Photo credit: Nature
Pete Muller/Prime for Nature
The rise of Africa’s super vegetables
Long overlooked in parts of Africa, indigenous greens are now capturing attention for their nutritional and environmental benefits.
One lunchtime in early March, tables at Nairobi’s K’Osewe restaurant are packed. The waiting staff run back and forth from the kitchen, bringing out steaming plates of deep-green African nightshade, vibrant amaranth stew and the sautéed leaves of cowpeas. The restaurant is known as the best place to come for a helping of Kenya’s traditional leafy green vegetables, which are increasingly showing up on menus across the city.
Just a few years ago, many of those plates would have been filled with staples such as collard greens or kale — which were introduced to Africa from Europe a little over a century ago. In Nairobi, indigenous vegetables were once sold almost exclusively at hard-to-find specialized markets; and although these plants have been favoured by some rural populations in Africa, they were largely ignored by seed companies and researchers, so they lagged behind commercial crops in terms of productivity and sometimes quality.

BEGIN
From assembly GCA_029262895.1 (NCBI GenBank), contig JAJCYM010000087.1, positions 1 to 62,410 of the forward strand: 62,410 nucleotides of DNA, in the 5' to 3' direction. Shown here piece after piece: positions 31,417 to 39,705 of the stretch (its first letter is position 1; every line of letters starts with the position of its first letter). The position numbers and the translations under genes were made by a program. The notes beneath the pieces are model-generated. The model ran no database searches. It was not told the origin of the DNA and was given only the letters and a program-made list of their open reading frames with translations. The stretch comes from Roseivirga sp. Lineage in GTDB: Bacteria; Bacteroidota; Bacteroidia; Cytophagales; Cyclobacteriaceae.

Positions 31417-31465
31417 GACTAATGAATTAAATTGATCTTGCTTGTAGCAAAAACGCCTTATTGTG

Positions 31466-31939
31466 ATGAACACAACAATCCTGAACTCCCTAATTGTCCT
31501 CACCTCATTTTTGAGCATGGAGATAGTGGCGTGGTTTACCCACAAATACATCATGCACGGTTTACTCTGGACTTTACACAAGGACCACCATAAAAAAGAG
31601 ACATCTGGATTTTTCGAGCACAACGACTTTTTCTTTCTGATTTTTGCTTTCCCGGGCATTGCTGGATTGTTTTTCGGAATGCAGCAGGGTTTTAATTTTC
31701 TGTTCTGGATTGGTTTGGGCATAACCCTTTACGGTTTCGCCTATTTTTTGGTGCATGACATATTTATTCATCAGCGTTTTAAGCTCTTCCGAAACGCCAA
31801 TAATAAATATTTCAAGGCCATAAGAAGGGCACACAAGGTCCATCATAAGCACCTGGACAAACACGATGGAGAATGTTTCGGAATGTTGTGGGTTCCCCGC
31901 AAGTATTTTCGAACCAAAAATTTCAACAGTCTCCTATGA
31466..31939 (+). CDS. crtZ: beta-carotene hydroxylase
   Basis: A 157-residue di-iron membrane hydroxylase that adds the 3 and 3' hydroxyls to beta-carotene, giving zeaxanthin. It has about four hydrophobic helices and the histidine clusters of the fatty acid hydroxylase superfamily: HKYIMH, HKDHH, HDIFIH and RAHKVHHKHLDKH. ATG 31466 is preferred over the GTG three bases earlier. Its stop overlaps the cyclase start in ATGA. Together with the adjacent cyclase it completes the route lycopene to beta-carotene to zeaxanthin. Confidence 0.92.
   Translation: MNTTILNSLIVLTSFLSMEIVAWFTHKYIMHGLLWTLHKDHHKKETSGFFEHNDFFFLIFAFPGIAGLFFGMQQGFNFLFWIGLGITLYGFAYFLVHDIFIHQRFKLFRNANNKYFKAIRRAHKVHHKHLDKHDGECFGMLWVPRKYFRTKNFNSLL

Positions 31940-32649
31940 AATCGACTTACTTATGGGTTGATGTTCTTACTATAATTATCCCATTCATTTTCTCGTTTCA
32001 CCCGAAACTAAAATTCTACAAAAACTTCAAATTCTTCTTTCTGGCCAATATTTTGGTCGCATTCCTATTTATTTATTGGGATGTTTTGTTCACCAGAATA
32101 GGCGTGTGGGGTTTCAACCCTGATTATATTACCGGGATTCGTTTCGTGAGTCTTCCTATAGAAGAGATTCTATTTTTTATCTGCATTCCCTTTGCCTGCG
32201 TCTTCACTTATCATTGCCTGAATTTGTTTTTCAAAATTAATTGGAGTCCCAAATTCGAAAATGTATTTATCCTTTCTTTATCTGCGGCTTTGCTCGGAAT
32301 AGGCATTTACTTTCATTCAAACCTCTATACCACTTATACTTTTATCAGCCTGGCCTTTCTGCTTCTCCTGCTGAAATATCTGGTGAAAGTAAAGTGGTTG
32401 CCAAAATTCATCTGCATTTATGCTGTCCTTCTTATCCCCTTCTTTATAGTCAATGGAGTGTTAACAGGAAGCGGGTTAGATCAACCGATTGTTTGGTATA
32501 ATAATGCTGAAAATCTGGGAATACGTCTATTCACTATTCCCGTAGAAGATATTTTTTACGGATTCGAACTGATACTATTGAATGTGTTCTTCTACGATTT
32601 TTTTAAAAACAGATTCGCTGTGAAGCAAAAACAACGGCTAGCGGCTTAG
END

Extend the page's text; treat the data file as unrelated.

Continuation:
Now, indigenous vegetables are in vogue. They fill shelves at large supermarkets even in Nairobi, and seed companies are breeding more of the traditional varieties every year. Kenyan farmers increased the area planted with such greens by 25% between 2011 and 2013. As people throughout East Africa have recognized the vegetables’ benefits, demand for the crops has boomed.
This is welcome news for agricultural researchers and nutritional experts, who argue that indigenous vegetables have a host of desirable traits: many of them are richer in protein, vitamins, iron and other nutrients than popular non-native crops such as kale, and they are better able to endure droughts and pests. This makes the traditional varieties a potent weapon against dietary deficiencies. “In Africa, malnutrition is such a problem. We want to see indigenous vegetables play a role,” says Mary Abukutsa-Onyango, a horticultural researcher at Jomo Kenyatta University of Agriculture and Technology in Juja, Kenya, who is a major proponent of the crops.
Scientists in Africa and elsewhere are now ramping up studies of indigenous vegetables to tap their health benefits and improve them through breeding experiments. The hope is that such efforts can make traditional varieties even more popular with farmers and consumers. But that carries its own risk: as indigenous vegetables become more widespread, researchers seeking faster-growing crops may inadvertently breed out disease resistance or some of the other beneficial traits that made these plants so desirable in the first place.
Read the full article: Nature